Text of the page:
At around 12 noon on Tuesday 23rd February 2016, grandmother Linda Foord thought she was being a good Samaritan by offering tea and cakes to police officers and protesters outside a proposed drilling site in Surrey. But rather than a smile and gratitude, Linda was given a verbal warning and told she risked being arrested by the officers for obstructing the highway outside the Horse Hill site, near Horley, Surrey.
The experience has coloured her thinking about the way the establishment is supporting the fracking industry at the expense of lawful protest by local residents against a company looking to exploit the possibility of oil beneath the Surrey countryside. Such has been Linda’s experience that she is questioning whether the police presence is good use of public money as she believes it is preventing a lawful protest against drilling in the county as carried out by the UK Oil and Gas (UKOG).
Local residents protesting at the drilling site fear their human rights are being violated by police only too eager to back big companies involved in drilling. Linda, from Essex, who was visiting the site to show solidarity with the local community in Horley, said: “Both the police and the public have been camped outside in the cold for weeks. All I wanted was to offer the officer a warm cup of tea and a slice of cake, but instead of some gratitude, I was threatened with arrest.”
“Don’t they have better things to do with their time? There isn’t a huge amount of protestors here and up to at least five or six police vehicles, including riot vans full of police at any one time. Where do they find the money for this disproportionate and heavy-handed use of public resources?”
“It’s very intimidating. Why aren’t they out trying to catch criminals instead of peaceful protestors? Officers patrol the fence around the drilling site when they should be stopping these huge trucks carrying toxic chemicals. They are here to protect the drilling company, not us.”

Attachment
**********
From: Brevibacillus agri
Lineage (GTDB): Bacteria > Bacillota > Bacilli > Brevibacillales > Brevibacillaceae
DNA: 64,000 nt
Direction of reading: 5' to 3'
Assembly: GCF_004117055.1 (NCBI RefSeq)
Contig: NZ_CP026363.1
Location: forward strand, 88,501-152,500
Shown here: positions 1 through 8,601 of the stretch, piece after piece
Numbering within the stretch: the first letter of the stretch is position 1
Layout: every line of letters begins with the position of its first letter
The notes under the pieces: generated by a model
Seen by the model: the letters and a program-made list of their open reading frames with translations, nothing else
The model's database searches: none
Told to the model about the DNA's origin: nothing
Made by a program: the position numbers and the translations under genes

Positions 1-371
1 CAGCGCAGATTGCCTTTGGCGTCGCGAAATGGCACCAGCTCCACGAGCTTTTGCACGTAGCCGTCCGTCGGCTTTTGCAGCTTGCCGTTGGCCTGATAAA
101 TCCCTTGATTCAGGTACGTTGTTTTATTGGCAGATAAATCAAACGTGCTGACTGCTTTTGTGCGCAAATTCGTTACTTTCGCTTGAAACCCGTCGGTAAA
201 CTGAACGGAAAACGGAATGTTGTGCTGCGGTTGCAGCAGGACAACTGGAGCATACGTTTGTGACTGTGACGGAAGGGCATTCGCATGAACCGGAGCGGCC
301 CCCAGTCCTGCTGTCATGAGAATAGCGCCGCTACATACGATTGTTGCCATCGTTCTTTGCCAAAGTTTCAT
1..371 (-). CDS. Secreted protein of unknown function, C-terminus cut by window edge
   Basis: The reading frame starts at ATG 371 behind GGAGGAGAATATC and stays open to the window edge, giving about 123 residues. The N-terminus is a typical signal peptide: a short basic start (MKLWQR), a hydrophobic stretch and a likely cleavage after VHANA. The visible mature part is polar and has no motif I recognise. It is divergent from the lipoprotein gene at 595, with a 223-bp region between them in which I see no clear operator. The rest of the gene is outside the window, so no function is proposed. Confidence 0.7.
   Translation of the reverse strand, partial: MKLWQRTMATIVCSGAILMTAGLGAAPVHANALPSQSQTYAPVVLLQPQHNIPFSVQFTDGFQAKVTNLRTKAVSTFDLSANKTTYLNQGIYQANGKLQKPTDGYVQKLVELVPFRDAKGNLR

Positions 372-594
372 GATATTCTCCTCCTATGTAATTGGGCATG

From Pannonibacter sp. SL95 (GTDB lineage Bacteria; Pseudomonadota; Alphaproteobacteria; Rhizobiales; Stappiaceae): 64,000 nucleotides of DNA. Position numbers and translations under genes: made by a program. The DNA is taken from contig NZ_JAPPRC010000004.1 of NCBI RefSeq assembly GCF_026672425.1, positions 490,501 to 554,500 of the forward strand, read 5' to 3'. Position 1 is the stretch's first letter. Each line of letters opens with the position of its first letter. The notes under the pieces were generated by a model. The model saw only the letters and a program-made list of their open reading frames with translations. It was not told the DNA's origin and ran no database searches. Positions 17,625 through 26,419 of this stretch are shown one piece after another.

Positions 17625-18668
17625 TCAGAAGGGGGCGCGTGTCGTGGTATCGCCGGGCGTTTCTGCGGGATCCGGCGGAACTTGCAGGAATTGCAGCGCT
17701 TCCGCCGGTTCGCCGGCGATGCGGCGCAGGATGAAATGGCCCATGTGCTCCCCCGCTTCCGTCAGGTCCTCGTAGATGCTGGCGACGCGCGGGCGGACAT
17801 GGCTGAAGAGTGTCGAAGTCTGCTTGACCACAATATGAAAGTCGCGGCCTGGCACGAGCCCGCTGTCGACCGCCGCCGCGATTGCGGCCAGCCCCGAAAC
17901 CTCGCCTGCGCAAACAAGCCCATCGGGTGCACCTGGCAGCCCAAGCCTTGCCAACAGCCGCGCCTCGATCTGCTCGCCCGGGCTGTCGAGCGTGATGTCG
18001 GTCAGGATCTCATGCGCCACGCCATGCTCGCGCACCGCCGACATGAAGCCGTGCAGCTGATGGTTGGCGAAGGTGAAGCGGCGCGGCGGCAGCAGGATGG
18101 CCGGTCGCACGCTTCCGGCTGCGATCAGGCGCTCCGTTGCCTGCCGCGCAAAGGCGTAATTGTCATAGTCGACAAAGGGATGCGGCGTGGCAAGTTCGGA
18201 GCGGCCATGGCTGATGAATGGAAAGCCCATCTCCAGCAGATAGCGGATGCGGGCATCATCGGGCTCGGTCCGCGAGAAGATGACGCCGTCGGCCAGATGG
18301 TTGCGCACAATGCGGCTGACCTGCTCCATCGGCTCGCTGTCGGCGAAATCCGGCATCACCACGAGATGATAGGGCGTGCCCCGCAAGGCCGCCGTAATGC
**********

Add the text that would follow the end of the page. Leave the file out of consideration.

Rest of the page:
“We can’t let UKOG ruin this community – our water, our roads, our land, our livelihood and the future for our grandkids is too precious. We can’t allow these oil and gas companies to poison our beautiful country as they have in the US and Australia. We are local residents determined to protect our families from harm, not domestic extremists!”
Are Surrey Police criminalising peaceful protest?
A Surrey resident, Dave, added: “It’s perfectly possible for police to marshall the local traffic past the tankers, but this is not being done in order to portray the protests in a bad light.”
A local protester called Collin, who is currently staying at the Horse Hill Protection Camp, added: “I am left very confused by the behaviour of the Surrey Police force. When asked why they are here, the officers insist they want to ‘facilitate our peaceful protest’, but as soon as we begin to engage in peaceful protest, they immediately threaten us with arrest for doing so!”
“It is a settled point of law that peaceful protest can often be a ‘reasonable’ use of the highway, even though it inevitably causes some disruption to ordinary life. But each time we go to use the highway for this ‘reasonable’ purpose, we are being told that we are committing the offence of ‘Obstructing the Highway’, and threatened with arrest if we do not desist. And by this means, the police are intimidating people out of their lawful right to participate in a peaceful protest. It appears to me that the police are not accounting for our ECHR Article 10 (freedom of expression) & Article 11 (freedom of assembly) Rights, and hence these rights are being unlawfully violated.”